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Byron Shire
February 23, 2024

Anzac Day in Ballina

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Ballina Anzac march, 2023. Photo David Lowe.

A large crowd braved intermittent showers and squally winds to commemorate Anzac Day in Ballina yesterday.

Shortly before the march, an RAAF E-7A Wedgetail (modified large passenger jet) flew very low over Ballina, surprising some who were grappling with their umbrellas.

At the ceremony, MC Anna Dicker introduced Darin Preston, also from the Ballina RSL sub-branch, who said he was very happy to see such an excellent turnout for both Ballina services in 2023, commemorating the Anzac landings at Gallipoli in 1916.

Ballina RSL sub-branch VP Darin Preston in Ballina Anzac march, 2023. Photo David Lowe.

He reminded the audience that ‘since Federation, Australian communities and families have felt the loss of over 100,000 servicemen and women and over 500,000 injured, ill or incapacitated.

‘Today we gather together in commemoration of those brave men and women who served Australia in times of war and peace.

‘We especially remember those who gave their lives or healthy bodies and the toll that this has taken on the families who loved them, and the communities they left behind,’ said Mr Preston.

Speaking about the RSL, he said, ‘We strive to help serving and ex-service people and their families enjoy the full benefits and joys of living in the lovely communities of Ballina and surrounds. We also want to reach out to a new generation of veterans, to help them and their families fit back into our community after their service.’

The Headliners Chorus sang ‘Abide With Me’, before the Reverend Ron Law led the group in prayers.

Anna Dicker then introduced the guest speaker for the Ballina Anzac event, Captain Elizabeth Wells, a serving field artillery officer and only the second woman to occupy this role.

Guest speaker Captain Elizabeth Wells at Ballina Anzac ceremony, 2023. Photo David Lowe.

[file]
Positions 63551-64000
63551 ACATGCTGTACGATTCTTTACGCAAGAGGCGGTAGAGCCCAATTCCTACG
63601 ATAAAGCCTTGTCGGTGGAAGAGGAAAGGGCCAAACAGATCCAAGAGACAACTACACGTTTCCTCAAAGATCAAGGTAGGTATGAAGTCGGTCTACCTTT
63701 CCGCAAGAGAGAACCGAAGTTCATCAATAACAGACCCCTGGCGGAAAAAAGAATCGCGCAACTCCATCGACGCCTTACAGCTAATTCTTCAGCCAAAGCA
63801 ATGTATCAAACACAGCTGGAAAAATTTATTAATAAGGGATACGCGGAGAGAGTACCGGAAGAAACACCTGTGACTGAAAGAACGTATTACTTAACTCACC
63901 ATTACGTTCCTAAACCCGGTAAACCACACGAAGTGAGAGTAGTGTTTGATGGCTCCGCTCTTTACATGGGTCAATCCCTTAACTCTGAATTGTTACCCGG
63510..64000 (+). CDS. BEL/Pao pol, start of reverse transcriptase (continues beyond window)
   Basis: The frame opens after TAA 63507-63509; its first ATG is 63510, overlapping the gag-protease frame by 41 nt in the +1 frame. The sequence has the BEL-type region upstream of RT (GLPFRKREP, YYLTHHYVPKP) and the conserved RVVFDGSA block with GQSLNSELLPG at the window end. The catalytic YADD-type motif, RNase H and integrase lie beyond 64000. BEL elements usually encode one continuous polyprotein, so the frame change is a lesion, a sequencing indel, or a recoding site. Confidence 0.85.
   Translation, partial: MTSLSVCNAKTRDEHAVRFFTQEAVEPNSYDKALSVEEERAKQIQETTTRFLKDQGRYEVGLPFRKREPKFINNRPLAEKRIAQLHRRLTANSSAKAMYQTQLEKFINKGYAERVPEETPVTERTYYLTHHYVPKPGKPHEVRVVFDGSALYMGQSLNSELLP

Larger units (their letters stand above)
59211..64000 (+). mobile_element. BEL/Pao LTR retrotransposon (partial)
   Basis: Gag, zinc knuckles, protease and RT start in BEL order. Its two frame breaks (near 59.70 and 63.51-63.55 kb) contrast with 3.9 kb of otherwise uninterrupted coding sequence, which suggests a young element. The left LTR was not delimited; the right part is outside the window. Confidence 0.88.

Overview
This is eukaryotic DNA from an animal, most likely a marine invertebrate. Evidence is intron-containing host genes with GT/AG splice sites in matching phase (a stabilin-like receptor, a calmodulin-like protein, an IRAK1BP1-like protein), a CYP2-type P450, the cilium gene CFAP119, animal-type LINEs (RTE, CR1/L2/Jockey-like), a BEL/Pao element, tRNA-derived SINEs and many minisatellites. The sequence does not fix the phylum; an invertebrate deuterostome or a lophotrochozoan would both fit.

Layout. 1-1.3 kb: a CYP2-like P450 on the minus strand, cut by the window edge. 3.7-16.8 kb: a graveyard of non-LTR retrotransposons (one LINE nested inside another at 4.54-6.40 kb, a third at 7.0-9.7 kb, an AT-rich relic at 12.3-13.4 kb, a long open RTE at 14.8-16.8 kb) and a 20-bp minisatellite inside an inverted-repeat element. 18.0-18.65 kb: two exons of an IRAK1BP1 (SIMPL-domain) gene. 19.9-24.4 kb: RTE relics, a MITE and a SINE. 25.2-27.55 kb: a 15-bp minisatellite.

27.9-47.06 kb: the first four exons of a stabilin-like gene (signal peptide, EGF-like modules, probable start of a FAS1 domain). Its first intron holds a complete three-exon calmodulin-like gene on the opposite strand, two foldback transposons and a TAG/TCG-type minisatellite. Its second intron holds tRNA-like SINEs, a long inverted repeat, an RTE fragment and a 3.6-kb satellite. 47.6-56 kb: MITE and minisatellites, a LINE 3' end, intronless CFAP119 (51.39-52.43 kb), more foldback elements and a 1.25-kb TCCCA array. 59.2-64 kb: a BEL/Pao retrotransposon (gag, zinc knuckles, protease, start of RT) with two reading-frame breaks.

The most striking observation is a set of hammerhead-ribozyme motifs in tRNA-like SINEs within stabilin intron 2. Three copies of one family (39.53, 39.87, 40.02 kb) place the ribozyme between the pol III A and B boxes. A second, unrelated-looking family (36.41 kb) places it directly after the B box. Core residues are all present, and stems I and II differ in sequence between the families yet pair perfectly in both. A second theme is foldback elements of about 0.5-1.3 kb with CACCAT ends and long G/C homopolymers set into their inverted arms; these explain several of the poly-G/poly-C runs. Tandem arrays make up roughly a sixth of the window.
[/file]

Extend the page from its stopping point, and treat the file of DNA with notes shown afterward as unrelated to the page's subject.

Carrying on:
Meaning of Anzac

Captain Wells acknowledged the Bundjalung Nation, and the contribution that First Nations people have played in the Australian Defence Force, both in wartime and peace.

‘Today is about acknowledgement and commemoration of Australians who have served and died in military operations,’ she said. ‘Today is a gathering to honour those who stood and those who ultimately fell in the protection of Australia, her people and her values.’

Captain Wells then compared the geography of the Gallipoli landings to the cliff faces of Broken Head, and the beach battlefields to Lennox Head and South Ballina. As she explained, Gallipoli ‘was a strategic failure, but it did solidify our international reputation as an innovative, humble and incessant band of mates.’

Captain Wells quoted the German WW2 commander Rommel, who reportedly said, ‘If I had to take hell, I would use the Australians to take it and the New Zealanders to hold it.’

Piper Raleigh Kent plays at the Ballina Anzac ceremony. Photo David Lowe.

She went on: ‘When the Australian Defence Force deploys on operations, we are known to be the professionals who have a spirit of resourcefulness and the tenacity that was born in the fires of Gallipoli, with the Rats of Tobruk, in the jungles of Kokoda, and in the dust of Iruzgan,’ she said.

She emphasised that the Anzacs were not just the individuals immortalised in flickering old films, but all Australian and NZ members and veterans, past and present. ‘We are your community, and we are in your community.’

Captain Wells spoke about her pride in wearing the same unit colours as her grandfather-in-law, and mentioned the military’s important role in recent years at home helping people in the aftermath of natural disasters, as well as ongoing peacekeeping operations abroad.

‘Today is about acknowledgement and commemoration,’ she said. ‘We acknowledge those who did not come home to a ticker tape parade; those who felt abandoned and misunderstood by the Australia they left to defend…

Ballina Anzac march, 2023. Photo David Lowe.

‘Today we celebrate the defenders of Australia, and we celebrate the nurses who literally pulled up their sleeves and tended to the sick and dying when nurses from other countries simply wouldn’t.

‘We celebrate the First Nations soldiers who walked from town to town to find a recruiting officer who would smudge the paperwork so they could fight for a nation that did not see them as human beings.

‘We celebrate the men who hid their age, injuries and lack of education for the thrill and excitement that war promised them. But we do not celebrate war,’ said Captain Wells.

Wreaths

This moving speech was followed by a wreath laying ceremony, in which a wide cross-section of the community, young and old, honoured Ballina’s fallen. This was accompanied by some wonderful pipe music from Raleigh Kent, followed by the Ode, ending with the immortal words, lest we forget.

Bugler Brendan Flanagan at Ballina Anzac ceremony, 2023. Photo David Lowe.

Brendan Flanagan played ‘The Last Post’ on the bugle, followed by the traditional minute of silence, as the river lapped against the bank and the wind whipped up, with rain threatening.

The Headliners Chorus sang again, followed by Ballina Mayor Sharon Cadwallader reading the Australian Defence Veterans’ Covenant, and the singing of the national anthems of New Zealand and Australia.

After another prayer from the Reverend Law, Darin Preston was wrapping things up by thanking the Australian Army Cadets unit from Lismore and the Naval Cadets from Ballina, before the rain returned with full force, and everyone ran for cover.

Photo gallery below:


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